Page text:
Catfish – Burning Bridges | Album Review

Catfish – Burning Bridges

self release

11 songs time-59:30

Shades of Pink Floyd, Camel and more heavy rockers are conjured up by this quartet from The United Kingdom. All songs written were written by either or both Paul and  Matt Long (Paul & Matt are father & son ) except for one by bassist Adam Pyke co-written with Matt Long. The songs cover ground from moody prog-rock, hard rock and the occasional lighter moment. Both Longs share vocal duties. Matt has total control of his guitar riffs, while Paul adds melody and texture with his variety of keyboards. The solid rhythm section holds everything together.

Droning, eerie early Pink Floyd-ish sounds lead into power chords and the nifty hook of “Up In Smoke”. Matt’s yearning lead vocal is supported by Alice Armstrong’s backing vocals. Paul’s organ undercuts Matt’s soaring guitar solo as it morphs into the wah-wah universe. The band achieves the European vibe of the British band Camel on “Ghosts”. Paul’s smooth vocal and Matt’s melodic guitar are reminiscent of Camel’s Andy Ward. They come on like a heavier Camel in the crunchy rock of “The Root Of All Evil”. Paul’s organ is prog-rock funky leading into a soaring guitar interlude.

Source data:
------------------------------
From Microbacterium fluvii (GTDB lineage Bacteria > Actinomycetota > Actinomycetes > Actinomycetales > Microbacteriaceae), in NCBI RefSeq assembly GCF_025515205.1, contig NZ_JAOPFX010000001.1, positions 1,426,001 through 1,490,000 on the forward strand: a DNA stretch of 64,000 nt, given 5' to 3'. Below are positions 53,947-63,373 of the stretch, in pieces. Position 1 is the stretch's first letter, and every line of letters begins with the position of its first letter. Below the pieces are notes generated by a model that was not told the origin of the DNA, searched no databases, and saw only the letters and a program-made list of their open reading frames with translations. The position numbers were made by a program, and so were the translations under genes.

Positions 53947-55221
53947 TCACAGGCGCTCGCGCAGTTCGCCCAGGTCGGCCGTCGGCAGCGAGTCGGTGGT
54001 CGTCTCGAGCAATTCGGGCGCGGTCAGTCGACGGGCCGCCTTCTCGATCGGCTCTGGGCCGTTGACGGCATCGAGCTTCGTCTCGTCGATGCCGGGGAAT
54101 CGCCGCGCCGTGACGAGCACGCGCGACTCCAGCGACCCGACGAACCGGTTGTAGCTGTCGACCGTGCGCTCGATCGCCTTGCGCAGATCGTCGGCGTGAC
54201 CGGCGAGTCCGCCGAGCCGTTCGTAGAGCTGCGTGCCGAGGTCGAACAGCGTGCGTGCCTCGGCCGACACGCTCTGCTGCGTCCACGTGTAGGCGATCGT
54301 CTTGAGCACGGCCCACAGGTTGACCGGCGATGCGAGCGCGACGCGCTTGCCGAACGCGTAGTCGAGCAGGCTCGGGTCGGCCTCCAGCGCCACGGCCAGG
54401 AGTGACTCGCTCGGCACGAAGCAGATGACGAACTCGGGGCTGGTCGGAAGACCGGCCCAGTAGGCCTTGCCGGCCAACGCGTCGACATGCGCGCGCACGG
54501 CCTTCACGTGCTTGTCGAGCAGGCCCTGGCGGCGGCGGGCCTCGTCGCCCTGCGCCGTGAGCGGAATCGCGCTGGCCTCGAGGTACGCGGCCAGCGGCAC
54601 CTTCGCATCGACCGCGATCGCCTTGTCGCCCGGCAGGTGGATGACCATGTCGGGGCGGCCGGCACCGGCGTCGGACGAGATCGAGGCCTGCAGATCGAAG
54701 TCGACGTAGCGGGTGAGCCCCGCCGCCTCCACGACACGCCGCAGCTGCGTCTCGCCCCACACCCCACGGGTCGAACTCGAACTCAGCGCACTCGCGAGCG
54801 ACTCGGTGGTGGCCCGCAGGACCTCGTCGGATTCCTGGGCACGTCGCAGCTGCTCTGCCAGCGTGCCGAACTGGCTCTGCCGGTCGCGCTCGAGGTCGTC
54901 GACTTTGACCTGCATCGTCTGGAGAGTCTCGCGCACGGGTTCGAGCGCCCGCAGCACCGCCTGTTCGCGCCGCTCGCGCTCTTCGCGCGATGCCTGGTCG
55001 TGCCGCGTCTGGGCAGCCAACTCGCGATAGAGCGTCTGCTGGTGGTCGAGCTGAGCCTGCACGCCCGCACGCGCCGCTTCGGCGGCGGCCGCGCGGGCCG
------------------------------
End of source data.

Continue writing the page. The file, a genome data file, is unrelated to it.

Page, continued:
Ominous moans lead into a catchy riff on “Soulbreaker” that features a vocal by Matt. A portion of the guitar on “Too Far To Fall” is played through a Leslie speaker. There is also an organ part. Matt’s gruffly deliberate vocal supported by Alice Armstrong’s soaring backing vocal on the pensive “Archangel” cuts to the very soul. “The Big Picture” harkens back to classic arena rock with its’ distorted guitar riff and wandering slide guitar. Kind of like Bachman-Turner Overdrive meets Foghat. More of the same with “Under The Gun”, sans slide guitar.

Now for something completely different. Paul accompanied solely by his acoustic piano delivers the plaintive ballad “One More Chance” with his mellow endearing vocal. Ominous, textured guitar riffs fill the ten minute opus of “Exile” with Matt’s hearty vocal bolstered by Alice Armstrong’s backing vocal. The song builds to guitars swirling around with organ.

Various British prop-rock influences are melded together with hard rock attitudes to create something new yet curiously familiar. While not a real Blues album, the band’s playing is about as tight as can be.

Imaginative lyrics abound here in Catfish Land. If you yearn to feed your seventies fix, this is just the place. They have the genre down pat. Nothing slip shod here, this is well crafted and energetic music at its’ finest.

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